Sunday, February 21, 2010

Don DeLillo on the novel

From today's Sunday Times:

“It is the form that allows a writer the greatest opportunity to explore human experience,” he says. “For that reason, reading a novel is potentially a significant act. Because there are so many varieties of human experience, so many kinds of interaction between humans, and so many ways of creating patterns in the novel that can’t be created in a short story, a play, a poem or a movie. The novel, simply, offers more opportunities for a reader to understand the world better, including the world of artistic creation. That sounds pretty grand, but I think it’s true.”

One to discuss. I think he has a point. Short stories pinpoint moments, or define characters, or otherwise shine a light, a small light, on the human condition. Poems are too personal, I think. Plays too constrained by their limitations. Movies too short, too addicted to action.

It is the novel that allows the greatest scope for investigation.


Mark said...

See now, I'd say that, in theory, it is obviously history that allows for the greatest opportunity to understand the human experience--because that's exactly what history is, human experience. But novels are part of history, and in real life they tend to be a more rewarding and even realistic portrayal of persons and times than histories are.

Carlos said...

Yes, I think DeLillo follows other critics and authors who have said something similar; that the novel is the preeminent art form of modernity. The novel rose and flourished hand in hand with modernity's recurrent fight against itself in its manifold and varigated forms of experience. With the increasing complexity of life, of cultures and mores and modes of being coming into collision with eachother, only a more extended and organic simulacrum of life could excapsulate or apperceive such richness.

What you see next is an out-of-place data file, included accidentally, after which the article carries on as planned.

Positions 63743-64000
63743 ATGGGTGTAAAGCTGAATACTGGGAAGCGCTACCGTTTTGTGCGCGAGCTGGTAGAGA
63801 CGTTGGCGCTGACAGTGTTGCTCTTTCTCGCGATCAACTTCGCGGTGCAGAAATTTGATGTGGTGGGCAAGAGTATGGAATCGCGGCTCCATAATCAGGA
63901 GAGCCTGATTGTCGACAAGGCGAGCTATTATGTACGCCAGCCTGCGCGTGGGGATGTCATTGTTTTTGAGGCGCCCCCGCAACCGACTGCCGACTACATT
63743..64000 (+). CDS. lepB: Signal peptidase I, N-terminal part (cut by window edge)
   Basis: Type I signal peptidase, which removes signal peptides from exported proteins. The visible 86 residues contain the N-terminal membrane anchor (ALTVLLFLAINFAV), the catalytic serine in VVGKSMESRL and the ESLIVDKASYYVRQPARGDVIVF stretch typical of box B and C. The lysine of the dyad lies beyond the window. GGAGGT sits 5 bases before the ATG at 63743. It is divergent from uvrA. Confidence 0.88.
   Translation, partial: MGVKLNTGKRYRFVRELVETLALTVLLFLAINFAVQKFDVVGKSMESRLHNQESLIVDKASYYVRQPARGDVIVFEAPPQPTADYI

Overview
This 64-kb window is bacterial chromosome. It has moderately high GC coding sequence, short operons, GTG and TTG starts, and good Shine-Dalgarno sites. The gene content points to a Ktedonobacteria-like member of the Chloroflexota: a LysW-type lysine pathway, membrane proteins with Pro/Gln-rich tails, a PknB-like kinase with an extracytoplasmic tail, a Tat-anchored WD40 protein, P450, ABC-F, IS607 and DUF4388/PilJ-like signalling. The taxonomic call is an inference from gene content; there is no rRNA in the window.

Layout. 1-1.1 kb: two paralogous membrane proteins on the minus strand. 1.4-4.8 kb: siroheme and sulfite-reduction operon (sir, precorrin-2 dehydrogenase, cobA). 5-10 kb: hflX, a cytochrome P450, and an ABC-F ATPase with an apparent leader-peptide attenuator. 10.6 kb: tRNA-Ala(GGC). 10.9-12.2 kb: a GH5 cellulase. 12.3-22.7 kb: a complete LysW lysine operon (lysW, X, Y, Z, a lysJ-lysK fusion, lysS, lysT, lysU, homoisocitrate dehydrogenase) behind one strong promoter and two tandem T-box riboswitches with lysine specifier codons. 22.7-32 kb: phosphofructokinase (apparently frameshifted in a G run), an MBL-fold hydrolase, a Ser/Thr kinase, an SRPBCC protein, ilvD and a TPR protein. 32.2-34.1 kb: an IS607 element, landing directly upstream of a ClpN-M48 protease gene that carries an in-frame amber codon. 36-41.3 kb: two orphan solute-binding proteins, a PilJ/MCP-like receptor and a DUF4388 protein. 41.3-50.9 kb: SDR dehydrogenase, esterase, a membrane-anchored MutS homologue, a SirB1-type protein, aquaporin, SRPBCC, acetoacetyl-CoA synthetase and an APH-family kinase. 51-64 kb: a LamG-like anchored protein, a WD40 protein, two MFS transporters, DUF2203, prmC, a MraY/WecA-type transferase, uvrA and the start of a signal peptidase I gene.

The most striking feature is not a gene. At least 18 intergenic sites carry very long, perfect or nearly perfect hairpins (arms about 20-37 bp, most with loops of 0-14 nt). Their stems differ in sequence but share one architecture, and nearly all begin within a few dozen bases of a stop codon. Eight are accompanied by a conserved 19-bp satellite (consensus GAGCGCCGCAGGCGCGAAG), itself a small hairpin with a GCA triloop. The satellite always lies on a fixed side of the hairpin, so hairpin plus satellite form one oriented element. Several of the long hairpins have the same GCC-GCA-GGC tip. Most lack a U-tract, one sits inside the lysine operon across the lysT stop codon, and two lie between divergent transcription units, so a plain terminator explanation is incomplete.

To contrast, the days of the anthemic, epic poem die with the fading of homogenous cultures- where 'us' and the other, good and bad, can clearly be spoken of.

That said, and as to the rest of your post, I have to say that while perhaps true... I still maintain that a great short story or poem can transcend the boundaries of its limited stature to speak to other peoples and generations. Also, the more limited commitment required in taking on a shorter work invites the less-lettered to join in.

(I know that I read poems, short stories, essays, and novellas en gross long before I began to tackle reeeally long novels.)

Also, from a critic's perspective, detailed studies of shorter works are usually more analytically sound. Longer novels often have so much in them, so many competing currents and trends and ideas- no matter how cogent the author- that one can find pretty much whatever one wants to find in them... not unlike the Bible. (Witness our earlier discussion of Blood Meridian.) But then, that very idea proves DeLillo's point, huh?

Also, I agree with Mark's input about the novel as 'truer' history. I think that speaks to the rise (-or return to, since antiquity) of narrative presentations of history which abound today, rather than the drier, heavily footnoted history books of our grand-parents. These new works are just are minutely researched, but they make use of the endnote and look at 'character' development and arcs of meaning to produce a more engaging and meaningful presentation of the facts.